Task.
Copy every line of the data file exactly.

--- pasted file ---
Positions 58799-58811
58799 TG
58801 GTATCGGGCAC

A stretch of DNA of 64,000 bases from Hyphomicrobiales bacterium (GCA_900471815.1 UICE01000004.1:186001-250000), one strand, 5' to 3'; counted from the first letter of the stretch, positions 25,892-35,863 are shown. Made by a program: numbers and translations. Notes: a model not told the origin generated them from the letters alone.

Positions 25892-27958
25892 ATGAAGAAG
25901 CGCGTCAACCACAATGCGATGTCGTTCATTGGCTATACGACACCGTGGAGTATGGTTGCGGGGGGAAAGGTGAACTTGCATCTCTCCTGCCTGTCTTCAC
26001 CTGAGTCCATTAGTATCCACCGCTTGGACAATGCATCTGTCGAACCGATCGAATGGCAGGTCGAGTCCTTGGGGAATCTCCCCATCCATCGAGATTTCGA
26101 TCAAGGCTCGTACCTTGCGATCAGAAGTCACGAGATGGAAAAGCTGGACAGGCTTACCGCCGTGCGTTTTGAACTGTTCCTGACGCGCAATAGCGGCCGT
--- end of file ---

Positions 58799-58811
58799 TG
58801 GTATCGGGCAC

A stretch of DNA of 64,000 bases from Hyphomicrobiales bacterium (GCA_900471815.1 UICE01000004.1:186001-250000), one strand, 5' to 3'; counted from the first letter of the stretch, positions 25,892-35,863 are shown. Made by a program: numbers and translations. Notes: a model not told the origin generated them from the letters alone.

Positions 25892-27958
25892 ATGAAGAAG
25901 CGCGTCAACCACAATGCGATGTCGTTCATTGGCTATACGACACCGTGGAGTATGGTTGCGGGGGGAAAGGTGAACTTGCATCTCTCCTGCCTGTCTTCAC
26001 CTGAGTCCATTAGTATCCACCGCTTGGACAATGCATCTGTCGAACCGATCGAATGGCAGGTCGAGTCCTTGGGGAATCTCCCCATCCATCGAGATTTCGA
26101 TCAAGGCTCGTACCTTGCGATCAGAAGTCACGAGATGGAAAAGCTGGACAGGCTTACCGCCGTGCGTTTTGAACTGTTCCTGACGCGCAATAGCGGCCGT